Did you know that your car can do more than just take you places? It can also help with your money situation. Here are three different strategies you can leverage to get the most out of your vehicle's worth.
Traditional auto refinancing.
A traditional auto refinance loan allows you to replace your existing loan with a new one that has better terms. All future payments will then go towards the new loan.
How would I benefit?
Think of traditional auto refinancing as a trade-in. You swap out your old car loan for a new one with friendlier terms. It can help you secure a lower interest rate, saving you money over the life of the loan. Additionally, refinancing can lower your monthly payments, giving your budget some much-needed breathing room. And if you opt for a shorter term with a lower interest rate, you can even pay off your loan faster and save on interest payments.
Not sure if refinancing is right for you? Using an online savings calculator can help you determine you crunch the numbers and see your potential savings.
Cash-out refinance loan.
With cash-out auto refinancing, you can withdraw cash from your car's value and use it for any purpose. The catch? The new loan is more than what you owe on your car. But the extra cash is yours to spend however you like.
Give it to me straight. Is that a good idea?
If you need cash fast, a cash-out refinance loan can provide a financial cushion for unexpected costs, like medical bills or home repairs. It also gives you a chance to work with a different lender who might offer better rates and terms that fit your budget. If you have other debts, using a cash-out refinance loan to bundle them together could lower your overall interest payments and potentially shrink your monthly payments. (If you are looking for other options to consolidate your debt, consider a debt consolidation loan)
However, there are also drawbacks to consider. If you choose to add cash-out to your refinancing loan, you may need to extend your loan term to make the monthly payments affordable. Meaning it will take you longer to pay off your vehicle. Additionally, cash-out auto refinancing does not always guarantee lower interest rates and smaller monthly payments. If you opt for a longer loan term to reduce your monthly payments, you may end up paying more for the vehicle in the long run.
Auto Equity Loan.
An Auto Equity Loan is like getting a second loan using your car's value as a backup. You have to pay back both your original car loan and this new loan, instead of replacing your existing loan (like cash-out refinancing).
Break it down for me further.
Similar to a home equity loan, an auto equity loan is a loan that is based on the value of your car. If your car is fully paid off, the loan could be up to the full market value of your car. If you still owe money on your loan, the equity is the car's value minus the remaining loan balance.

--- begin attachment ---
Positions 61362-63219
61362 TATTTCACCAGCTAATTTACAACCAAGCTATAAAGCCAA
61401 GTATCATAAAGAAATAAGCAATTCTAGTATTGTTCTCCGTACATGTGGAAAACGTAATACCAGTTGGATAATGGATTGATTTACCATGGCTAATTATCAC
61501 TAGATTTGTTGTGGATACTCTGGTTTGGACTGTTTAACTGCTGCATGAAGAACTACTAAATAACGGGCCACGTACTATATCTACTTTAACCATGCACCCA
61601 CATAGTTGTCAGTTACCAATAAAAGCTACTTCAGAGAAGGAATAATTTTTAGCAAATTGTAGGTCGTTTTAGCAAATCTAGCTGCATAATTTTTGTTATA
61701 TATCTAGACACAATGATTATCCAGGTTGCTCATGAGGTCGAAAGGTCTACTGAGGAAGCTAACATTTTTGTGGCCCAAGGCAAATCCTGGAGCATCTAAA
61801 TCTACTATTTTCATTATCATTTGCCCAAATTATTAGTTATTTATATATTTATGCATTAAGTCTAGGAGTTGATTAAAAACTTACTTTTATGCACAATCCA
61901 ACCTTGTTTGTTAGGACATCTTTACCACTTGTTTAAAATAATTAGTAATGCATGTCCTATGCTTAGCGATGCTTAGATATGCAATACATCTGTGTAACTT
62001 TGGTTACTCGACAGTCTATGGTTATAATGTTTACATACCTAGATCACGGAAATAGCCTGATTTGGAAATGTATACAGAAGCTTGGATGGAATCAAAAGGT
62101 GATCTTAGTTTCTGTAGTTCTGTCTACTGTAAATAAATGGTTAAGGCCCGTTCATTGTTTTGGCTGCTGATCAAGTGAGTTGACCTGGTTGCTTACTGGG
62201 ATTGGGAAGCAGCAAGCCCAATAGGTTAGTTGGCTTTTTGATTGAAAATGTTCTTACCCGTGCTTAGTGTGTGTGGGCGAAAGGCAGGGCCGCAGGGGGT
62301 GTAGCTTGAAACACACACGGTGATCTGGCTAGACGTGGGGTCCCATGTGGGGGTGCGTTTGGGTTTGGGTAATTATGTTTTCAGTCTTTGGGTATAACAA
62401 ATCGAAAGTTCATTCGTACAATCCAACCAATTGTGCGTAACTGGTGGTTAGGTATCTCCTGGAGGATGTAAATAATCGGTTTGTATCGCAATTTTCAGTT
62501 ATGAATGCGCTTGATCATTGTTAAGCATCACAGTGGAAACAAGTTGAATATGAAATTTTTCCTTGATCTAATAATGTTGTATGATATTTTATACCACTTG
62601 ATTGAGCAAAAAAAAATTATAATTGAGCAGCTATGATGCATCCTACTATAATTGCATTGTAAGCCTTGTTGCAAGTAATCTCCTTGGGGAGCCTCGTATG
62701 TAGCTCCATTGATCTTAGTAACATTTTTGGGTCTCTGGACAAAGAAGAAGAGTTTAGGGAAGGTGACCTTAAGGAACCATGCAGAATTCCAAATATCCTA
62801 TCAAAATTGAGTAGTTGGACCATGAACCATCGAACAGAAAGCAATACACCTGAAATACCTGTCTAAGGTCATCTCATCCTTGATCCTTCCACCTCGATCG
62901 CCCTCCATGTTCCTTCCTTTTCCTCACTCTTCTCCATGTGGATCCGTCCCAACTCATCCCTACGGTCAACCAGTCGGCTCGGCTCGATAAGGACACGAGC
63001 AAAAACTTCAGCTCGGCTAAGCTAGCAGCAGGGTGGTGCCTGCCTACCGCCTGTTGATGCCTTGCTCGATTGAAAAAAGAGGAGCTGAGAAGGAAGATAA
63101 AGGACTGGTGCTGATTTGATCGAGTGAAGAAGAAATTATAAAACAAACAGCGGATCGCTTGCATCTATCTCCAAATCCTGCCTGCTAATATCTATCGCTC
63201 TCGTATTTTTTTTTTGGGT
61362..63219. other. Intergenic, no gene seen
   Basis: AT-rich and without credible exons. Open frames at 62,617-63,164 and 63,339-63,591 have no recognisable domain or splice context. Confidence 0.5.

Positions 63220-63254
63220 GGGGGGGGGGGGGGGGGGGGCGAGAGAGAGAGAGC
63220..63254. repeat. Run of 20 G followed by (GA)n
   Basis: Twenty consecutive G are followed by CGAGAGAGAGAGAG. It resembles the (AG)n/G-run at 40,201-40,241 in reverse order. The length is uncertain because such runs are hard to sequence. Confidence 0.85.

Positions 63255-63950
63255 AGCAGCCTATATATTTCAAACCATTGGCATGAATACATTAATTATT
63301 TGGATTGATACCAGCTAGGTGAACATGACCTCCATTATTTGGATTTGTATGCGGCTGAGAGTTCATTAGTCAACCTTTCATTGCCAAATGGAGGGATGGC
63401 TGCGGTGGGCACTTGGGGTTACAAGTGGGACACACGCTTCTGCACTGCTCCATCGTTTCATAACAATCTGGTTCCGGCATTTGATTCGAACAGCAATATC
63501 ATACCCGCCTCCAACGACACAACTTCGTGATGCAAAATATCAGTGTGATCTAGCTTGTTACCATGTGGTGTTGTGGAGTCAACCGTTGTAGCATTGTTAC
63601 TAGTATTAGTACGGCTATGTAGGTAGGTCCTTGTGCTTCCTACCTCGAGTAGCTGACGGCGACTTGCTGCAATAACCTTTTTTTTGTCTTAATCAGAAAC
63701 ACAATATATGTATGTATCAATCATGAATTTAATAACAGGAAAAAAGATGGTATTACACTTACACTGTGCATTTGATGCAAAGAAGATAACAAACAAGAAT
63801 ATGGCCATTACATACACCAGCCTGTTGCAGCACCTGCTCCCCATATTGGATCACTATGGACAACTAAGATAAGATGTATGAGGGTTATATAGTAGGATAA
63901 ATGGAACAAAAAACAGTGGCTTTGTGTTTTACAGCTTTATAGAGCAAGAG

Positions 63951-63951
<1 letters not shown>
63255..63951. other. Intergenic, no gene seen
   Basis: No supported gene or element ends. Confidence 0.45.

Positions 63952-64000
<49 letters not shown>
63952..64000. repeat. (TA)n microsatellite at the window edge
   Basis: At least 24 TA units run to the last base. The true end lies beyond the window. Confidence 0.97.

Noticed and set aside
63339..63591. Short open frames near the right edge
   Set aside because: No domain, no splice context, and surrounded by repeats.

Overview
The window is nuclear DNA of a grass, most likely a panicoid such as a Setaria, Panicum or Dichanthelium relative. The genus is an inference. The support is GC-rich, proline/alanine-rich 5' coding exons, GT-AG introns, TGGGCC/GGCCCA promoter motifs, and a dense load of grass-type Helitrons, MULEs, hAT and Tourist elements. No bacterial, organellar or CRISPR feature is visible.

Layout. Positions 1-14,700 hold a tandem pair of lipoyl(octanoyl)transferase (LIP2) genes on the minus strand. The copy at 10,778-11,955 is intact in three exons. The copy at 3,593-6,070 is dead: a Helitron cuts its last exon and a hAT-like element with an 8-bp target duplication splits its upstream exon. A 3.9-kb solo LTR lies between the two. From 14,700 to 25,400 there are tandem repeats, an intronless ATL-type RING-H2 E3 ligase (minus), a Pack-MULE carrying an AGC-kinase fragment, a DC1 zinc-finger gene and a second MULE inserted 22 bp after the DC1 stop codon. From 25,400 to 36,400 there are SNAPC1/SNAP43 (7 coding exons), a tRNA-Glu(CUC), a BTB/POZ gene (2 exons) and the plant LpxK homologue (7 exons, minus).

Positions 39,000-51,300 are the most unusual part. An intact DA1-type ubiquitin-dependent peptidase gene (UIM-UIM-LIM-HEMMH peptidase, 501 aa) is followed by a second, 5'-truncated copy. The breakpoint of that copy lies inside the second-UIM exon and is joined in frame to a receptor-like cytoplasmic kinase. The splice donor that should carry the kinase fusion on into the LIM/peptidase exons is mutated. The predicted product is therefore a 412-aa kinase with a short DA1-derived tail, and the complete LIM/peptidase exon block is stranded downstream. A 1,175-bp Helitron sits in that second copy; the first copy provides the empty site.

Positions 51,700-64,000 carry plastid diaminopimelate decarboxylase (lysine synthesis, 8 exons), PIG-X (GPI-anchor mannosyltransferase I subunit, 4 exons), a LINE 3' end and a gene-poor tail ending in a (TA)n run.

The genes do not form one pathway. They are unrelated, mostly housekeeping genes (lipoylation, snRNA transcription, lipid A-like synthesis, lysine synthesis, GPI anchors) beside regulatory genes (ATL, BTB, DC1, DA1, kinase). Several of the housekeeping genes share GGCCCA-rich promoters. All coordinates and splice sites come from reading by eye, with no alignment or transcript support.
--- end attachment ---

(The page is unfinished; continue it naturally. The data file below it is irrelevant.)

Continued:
For example: If your car is worth $20,000 and you owe $5,000 on it, you have $15,000 in equity. That's the maximum you could borrow in this case.
However, the maximum loan amount you can borrow depends on the lender's policies. Some lenders allow you to borrow your entire equity, like the $15,000 in the previous example. Others may offer loans up to 125% of your equity, which would be $18,750 in this case ($15,000 x 125%).
Auto equity loans have advantages such as low interest rates due to the collateral nature of the loan. In some cases, they may be easier to get than unsecured loans and do not require homeownership. However, managing multiple loans and the risk of losing your car if you fail to make payments are important considerations. Additionally, finding lenders for auto equity loans may be difficult as they are not widely available.
Don't own your car? Negotiate lease terms or consider a lease buyout loan.
If you're leasing a car, it's like paying a company to use their car. When the lease is over, you have a few choices:
- Return the car and don't lease another one.
- Swap the car for a new lease.
- Buy the car with cash.
- Use a loan to buy the car (this is called a lease buyout loan)
Before the lease ends, you'll find out how much you need to pay to buy the car. This is called the residual value. The dealer might suggest you get a lease buyout loan with them, but you can also get a loan from other places, like banks and credit unions.
Relevant article: The truth about 0% financing offered at dealerships
What should I expect when choosing a lease buyout loan?
When you buy out your lease, you become the owner of the car, giving you the freedom to make modifications and drive without any mileage restrictions or overage fees. You can also sell the car at any time and use the funds to purchase a new vehicle. This eliminates the continuous lease payments, freeing up money in your budget for other financial goals.
However, your monthly payment may increase because loan payments are usually more than lease payments. You might also lose some perks, like free maintenance and auto repairs.
Ultimately, the decision to buy out your lease depends on your personal preferences and financial situation.
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